Interconnectivity – There were much worse pandemics in the past, but the world has never been as interconnected and interdependent as it is today. In the past, crises happened in other countries, far away, with no direct relation to our lives. Today, however, the mutation of a virus in a wild animal market in China almost instantly becomes a crisis for the entire planet, not only from the point of view of health, but also by all the large scale economic implications. Yoga teaches us the consciousness of our interconnectivity, that every thought and action is like stones thrown in a lake whose waves spread infinitely. Therefore, Yoga teaches awareness in all our activities with an understanding of how they will affect others and society in general. Yoga teaches the interconnectedness of all things, so that we, as a species, can no longer afford to act in an individual or selfish way.

Respect to nature – it is a known fact that the coronavirus can spread from unfit and unnatural creations of wild species, but what is less known is that this type of transmission is more likely when these species are under stress. This virus originated in China, but the number of places on the planet in which nature is threatened and under stress is numerous and increases exponentially. We can’t separate ourselves from the cycles and rhythms of nature whose essence is balance and harmony; we can’t expect nature to be patient with us indefinitely, even if our abuse of the natural world continues to continue. This virus can’t be seen separately from deforestation and global warming. Nature is Gaia, a living entity whose care and balance is now an absolute necessity for the survival of our species.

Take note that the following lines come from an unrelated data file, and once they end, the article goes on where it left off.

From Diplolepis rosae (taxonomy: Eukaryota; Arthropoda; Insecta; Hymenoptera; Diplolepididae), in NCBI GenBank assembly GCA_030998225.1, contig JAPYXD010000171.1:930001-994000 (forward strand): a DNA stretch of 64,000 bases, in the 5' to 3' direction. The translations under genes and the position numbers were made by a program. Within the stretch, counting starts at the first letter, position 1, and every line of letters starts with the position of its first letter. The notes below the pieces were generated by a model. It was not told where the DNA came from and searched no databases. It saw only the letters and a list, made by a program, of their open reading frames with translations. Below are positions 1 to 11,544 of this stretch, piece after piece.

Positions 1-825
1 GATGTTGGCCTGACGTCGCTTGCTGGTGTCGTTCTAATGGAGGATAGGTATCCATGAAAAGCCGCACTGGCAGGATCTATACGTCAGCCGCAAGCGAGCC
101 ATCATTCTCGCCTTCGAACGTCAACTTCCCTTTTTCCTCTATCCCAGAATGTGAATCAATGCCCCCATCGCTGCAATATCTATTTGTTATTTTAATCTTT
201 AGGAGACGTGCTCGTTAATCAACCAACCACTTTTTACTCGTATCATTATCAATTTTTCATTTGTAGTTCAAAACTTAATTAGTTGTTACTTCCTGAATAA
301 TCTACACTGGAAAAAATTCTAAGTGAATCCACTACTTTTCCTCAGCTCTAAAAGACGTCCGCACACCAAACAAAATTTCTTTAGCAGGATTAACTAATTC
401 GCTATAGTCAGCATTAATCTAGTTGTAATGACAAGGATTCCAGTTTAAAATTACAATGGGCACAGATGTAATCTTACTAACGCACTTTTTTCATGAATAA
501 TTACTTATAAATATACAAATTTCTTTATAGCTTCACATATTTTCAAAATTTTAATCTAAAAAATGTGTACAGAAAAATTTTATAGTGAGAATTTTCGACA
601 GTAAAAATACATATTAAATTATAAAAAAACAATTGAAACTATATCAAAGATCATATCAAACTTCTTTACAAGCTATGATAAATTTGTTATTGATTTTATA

Simplicity – Many of us around the planet now live under restrictions in which only essential services, such as health, food and medicines, are working. With most of our shops closed, we have the possibility to see how many of our desires and needs really go beyond what is absolutely necessary. Yoga tells us that the search for satisfaction through material things will never be enough, because the material world was not to be an end in itself, but only a means of discovering the intrinsic contentment of our true Being. Yoga also teaches that we seek satisfaction and happiness in our surroundings in such a compulsive way, because the pleasure that we experience through material things is a glimpse of the complete peace of our true being that we know that is always present and waiting The best of the world. Maybe this is a time to reflect on our true desires, needs and priorities, wondering if the happiness we seek is in the material things or if it is already really present in our own being, closer to us than our own breath, waiting only to be clearly recognized.